Find the text of Study 7: Distrust in the Church below. If you have questions or would like to discuss this study, you can email us at email@example.com or send us a message (anonymously, if you’d like) through the website here.
Read Acts 15:36-40 (NIV below).
36 Some time later Paul said to Barnabas, “Let us go back and visit the believers in all the towns where we preached the word of the Lord and see how they are doing.” 37 Barnabas wanted to take John, also called Mark, with them, 38 but Paul did not think it wise to take him, because he had deserted them in Pamphylia and had not continued with them in the work. 39 They had such a sharp disagreement that they parted company. Barnabas took Mark and sailed for Cyprus, 40 but Paul chose Silas and left, commended by the believers to the grace of the Lord.
Paul and Barnabas have been partners in ministry for quite a while at this point. Now they come to such a sharp disagreement that they part ways. And the sharp disagreement isn’t over a theological issue – it’s over whether to trust another person, another Christian, another partner of theirs in ministry. This must have caused hurt to all three parties, if not others in the church, too.
The same issues of trust can cause hurt in the church today in many ways. Some may have lost trust in church members or church leaders; some may have been hurt that people in the church didn’t trust them; some may disagree over who deserves a second chance to be trusted; many may have left the church because of these issues and never gone back.
Do you know anyone who has been hurt by distrust in the church? Are there situations in the church in which it’s appropriate to give someone who has broken trust a second chance? Is there a different standard here for leaders in the church?
Paul and Barnabas are going to visit churches they started, and Barnabas wants to take John Mark along. Paul doesn’t want to take John Mark because he “deserted them” on an earlier trip, so Paul doesn’t trust John Mark. It’s worth noting that this isn’t the first time we’ve read about Barnabas vouching for someone to other people in the church, and in fact it’s not the first time he’s vouched for one of these specific people. Paul, who was also called Saul, persecuted Christians before his encounter with Jesus on the road to Damascus. When Paul came to Jerusalem to try to join the disciples, they didn’t trust him. It was Barnabas who brought Paul to the disciples and testified to them on his behalf (Acts 9:27).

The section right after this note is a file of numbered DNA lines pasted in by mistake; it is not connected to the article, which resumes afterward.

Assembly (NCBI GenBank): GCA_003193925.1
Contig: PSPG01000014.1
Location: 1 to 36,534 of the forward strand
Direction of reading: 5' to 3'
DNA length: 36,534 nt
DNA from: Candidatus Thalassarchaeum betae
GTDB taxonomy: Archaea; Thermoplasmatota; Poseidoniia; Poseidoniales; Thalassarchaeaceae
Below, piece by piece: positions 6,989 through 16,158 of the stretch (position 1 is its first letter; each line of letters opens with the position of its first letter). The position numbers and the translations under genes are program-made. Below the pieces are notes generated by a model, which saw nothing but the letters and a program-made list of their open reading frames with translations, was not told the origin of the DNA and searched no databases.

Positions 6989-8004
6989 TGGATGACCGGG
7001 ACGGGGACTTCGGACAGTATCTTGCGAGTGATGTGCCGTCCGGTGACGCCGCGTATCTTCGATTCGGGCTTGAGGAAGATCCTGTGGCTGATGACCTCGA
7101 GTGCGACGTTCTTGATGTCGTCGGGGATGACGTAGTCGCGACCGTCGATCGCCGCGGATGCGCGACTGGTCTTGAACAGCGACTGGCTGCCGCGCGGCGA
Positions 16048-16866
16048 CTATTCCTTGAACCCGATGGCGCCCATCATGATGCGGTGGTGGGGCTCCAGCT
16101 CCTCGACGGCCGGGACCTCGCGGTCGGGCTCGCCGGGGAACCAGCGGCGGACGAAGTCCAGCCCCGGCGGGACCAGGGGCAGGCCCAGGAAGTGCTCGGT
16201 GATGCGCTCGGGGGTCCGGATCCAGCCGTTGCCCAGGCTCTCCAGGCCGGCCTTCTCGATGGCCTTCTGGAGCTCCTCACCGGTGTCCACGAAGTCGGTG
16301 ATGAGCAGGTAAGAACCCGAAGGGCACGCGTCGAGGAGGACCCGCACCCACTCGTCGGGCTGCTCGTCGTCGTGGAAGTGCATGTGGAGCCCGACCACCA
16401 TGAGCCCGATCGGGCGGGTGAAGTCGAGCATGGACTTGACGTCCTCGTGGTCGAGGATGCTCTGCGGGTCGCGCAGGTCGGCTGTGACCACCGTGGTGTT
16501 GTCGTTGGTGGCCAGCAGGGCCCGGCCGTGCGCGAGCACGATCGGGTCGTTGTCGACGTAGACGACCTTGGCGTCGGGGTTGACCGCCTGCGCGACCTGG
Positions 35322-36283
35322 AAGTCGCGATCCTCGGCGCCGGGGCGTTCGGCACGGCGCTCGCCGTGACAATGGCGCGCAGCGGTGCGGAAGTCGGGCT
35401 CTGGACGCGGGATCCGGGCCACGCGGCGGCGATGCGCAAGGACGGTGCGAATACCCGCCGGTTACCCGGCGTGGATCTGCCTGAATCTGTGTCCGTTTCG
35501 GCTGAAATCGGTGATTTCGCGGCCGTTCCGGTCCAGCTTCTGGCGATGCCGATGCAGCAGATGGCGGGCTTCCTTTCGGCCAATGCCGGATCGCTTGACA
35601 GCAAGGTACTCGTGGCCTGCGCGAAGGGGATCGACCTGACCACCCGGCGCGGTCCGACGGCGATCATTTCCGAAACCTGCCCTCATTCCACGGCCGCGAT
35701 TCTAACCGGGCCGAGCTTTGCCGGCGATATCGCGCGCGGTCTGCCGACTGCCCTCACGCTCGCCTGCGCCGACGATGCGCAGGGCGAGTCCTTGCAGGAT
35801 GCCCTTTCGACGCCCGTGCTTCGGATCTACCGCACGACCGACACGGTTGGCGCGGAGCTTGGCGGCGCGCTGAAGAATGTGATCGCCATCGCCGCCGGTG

How do you think you would have felt about the John Mark situation if you were Paul? How do you think you would have felt if you were Barnabas? How do you think you would have felt if you were John Mark? Which one of these three do you identify with the most?
The issue at hand here is whether to trust John Mark. It may be easy to say that Paul should have given John Mark a second chance since he himself had received such a second chance before, but the situations may not have been all that similar. There’s a lot we don’t know about what happened when John Mark left them on the earlier journey, and about what had happened (or not happened) since then that would have caused Barnabas to trust John Mark or Paul not to trust him.
What makes you trust people? What makes you distrust people? In what situations are you willing to give someone a second (or third, or fourth) chance?
There can be all kinds of people we encounter whom we don’t trust, but many times we don’t have any real personal connection to them, and sometimes we may not even know their name or anything about them. This story of distrust in Acts stings because of the closeness of those involved. These were not strangers or mere acquaintances; these were fellow workers in ministry who lived, traveled and ate together. There’s even the possibility that these are family members – many believe that “Mark, the cousin of Barnabas” mentioned in Paul’s letter to the Colossians (4:10) is the same John Mark from Acts, and that John Mark was Barnabas’ cousin. People in close relationship may have a lot of trust for each other, but they also may have been close enough to see reasons not to trust each other.
Do you expect to be able to trust your family more than others? Why or why not? Do you expect to be able to trust those in church more than others? Why or why not?